I remember John Maxwell talking about new leaders going into an organisation. Everyone is watching to see what they will do and the new person feels pressure to make an impact; to prove themselves. Too often they begin to change things without taking some time to understand how they came to be like that in the first place. It may take a little longer but it shows respect for the people and their experience – we have all worked for people who do not – and it is better that doing something quickly and having to undo it!
So when you next read an article or a social media post or talk to someone who does not see your side of the beach ball, don’t try to convince them of what you see. Begin with finding out what you cannot see and remember that the relationship is more important that being ‘right’.
Jill Saville is an Executive Coach, trainer, speaker and writer on the subjects of leadership and communication. She is also the chair of the British Chamber of Commerce People and Leadership Group which in 2017 is running Breakfast Meetings on the Art & Science of Communications. The first on is 15 March at Badenoch & Clark
I talk to many people as I travel around and find some great examples of leadership and culture in organisations and also some that are frankly dire.
There are two main reasons for good leadership, one is to have a thriving, efficient business and the other is for the people who work there. Some of us begin with one or the other but they are both important.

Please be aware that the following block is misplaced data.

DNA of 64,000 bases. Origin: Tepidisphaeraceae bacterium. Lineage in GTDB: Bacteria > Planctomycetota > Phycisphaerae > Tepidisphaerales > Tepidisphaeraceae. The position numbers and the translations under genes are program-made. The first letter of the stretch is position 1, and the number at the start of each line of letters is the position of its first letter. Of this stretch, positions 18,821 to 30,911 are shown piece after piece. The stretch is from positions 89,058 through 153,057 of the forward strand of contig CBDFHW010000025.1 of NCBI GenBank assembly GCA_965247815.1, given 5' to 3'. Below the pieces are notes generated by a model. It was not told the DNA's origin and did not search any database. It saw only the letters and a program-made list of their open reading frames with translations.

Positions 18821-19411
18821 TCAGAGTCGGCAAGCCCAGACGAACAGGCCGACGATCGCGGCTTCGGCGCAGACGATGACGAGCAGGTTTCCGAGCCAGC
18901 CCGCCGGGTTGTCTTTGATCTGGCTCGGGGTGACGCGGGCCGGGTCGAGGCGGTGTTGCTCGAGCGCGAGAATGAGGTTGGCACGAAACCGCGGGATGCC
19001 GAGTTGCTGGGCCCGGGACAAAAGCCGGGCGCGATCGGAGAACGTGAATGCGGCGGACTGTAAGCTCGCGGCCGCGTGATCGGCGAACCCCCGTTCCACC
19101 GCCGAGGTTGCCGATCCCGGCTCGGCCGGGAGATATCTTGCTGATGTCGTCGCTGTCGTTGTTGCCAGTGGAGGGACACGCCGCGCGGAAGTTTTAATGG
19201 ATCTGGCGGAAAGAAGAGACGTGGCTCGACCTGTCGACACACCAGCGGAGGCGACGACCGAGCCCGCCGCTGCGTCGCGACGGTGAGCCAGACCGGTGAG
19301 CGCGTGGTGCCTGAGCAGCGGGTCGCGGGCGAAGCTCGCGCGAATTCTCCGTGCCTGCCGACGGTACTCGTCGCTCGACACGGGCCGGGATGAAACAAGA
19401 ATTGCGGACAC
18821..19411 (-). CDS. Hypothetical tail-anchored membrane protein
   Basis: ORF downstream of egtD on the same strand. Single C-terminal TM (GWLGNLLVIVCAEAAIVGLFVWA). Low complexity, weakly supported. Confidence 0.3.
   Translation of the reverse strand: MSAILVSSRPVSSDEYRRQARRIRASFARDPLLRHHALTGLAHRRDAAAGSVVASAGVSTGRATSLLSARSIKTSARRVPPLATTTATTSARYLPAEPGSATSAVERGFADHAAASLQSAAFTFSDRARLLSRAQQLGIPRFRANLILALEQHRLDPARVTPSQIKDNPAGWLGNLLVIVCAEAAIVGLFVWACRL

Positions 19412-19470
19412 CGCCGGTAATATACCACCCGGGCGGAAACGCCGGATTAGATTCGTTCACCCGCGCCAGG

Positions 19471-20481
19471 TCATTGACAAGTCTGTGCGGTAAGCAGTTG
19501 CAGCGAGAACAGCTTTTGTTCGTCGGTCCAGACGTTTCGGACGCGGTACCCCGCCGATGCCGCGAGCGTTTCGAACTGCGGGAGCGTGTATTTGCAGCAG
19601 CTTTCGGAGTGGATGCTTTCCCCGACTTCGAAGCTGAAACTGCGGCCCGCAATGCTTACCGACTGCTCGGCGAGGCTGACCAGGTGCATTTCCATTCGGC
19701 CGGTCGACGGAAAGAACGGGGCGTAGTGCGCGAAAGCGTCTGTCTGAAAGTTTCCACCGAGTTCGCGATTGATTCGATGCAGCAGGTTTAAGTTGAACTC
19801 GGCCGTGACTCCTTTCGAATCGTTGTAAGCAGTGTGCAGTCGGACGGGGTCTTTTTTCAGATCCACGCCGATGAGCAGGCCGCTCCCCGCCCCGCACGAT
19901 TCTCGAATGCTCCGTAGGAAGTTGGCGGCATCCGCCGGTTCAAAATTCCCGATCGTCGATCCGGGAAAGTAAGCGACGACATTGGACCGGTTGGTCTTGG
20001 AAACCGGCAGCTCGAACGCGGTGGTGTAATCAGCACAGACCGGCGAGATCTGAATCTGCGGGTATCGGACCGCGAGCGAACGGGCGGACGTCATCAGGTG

When I find a process that doesn’t seem to benefit people, I try to find the reasons behind the it – there is usually some good intent and if you find it you can start to change things from there. However, there are times when I can find no reason for something other than it is easier to; it appears to save time and therefore money. But does it?
I was talking to some great young people recently who have gone into big organisations with the knowledge and expectation of being used …. exploited …for 3 years and then they escape. I feel they are being let down. These are intelligent people – some top of their class – who want to gain qualifications so they take a job that offers the qualification plus a good salary. The organisation will look good on the person’s CV, although maybe it just proves survival in a hostile workplace rather than the prestige working for a good organisation.
As well as completing projects, the main measurement of a good job was the perception of the number of hours they were glued to a seat. Staying until 10.30 was accepted and even encouraged – so these young people know they have to stay late at night to be visible. I could go into all the reasons why long hours are not sustainable and Parkinson’s Law (work expands to fit the time available) kicks in very quickly but I will just mention one clear inefficient use of people.